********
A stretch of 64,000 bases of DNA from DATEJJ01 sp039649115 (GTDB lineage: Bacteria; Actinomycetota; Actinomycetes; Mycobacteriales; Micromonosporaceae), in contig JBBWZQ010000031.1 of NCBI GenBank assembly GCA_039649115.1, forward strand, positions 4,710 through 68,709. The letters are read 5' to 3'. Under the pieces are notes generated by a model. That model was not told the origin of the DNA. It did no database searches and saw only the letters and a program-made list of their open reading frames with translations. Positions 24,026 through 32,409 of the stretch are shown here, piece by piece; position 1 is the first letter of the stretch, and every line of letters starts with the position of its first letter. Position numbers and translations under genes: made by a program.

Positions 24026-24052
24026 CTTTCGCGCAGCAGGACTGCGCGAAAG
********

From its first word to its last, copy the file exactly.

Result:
A stretch of 64,000 bases of DNA from DATEJJ01 sp039649115 (GTDB lineage: Bacteria; Actinomycetota; Actinomycetes; Mycobacteriales; Micromonosporaceae), in contig JBBWZQ010000031.1 of NCBI GenBank assembly GCA_039649115.1, forward strand, positions 4,710 through 68,709. The letters are read 5' to 3'. Under the pieces are notes generated by a model. That model was not told the origin of the DNA. It did no database searches and saw only the letters and a program-made list of their open reading frames with translations. Positions 24,026 through 32,409 of the stretch are shown here, piece by piece; position 1 is the first letter of the stretch, and every line of letters starts with the position of its first letter. Position numbers and translations under genes: made by a program.

Positions 24026-24052
24026 CTTTCGCGCAGCAGGACTGCGCGAAAG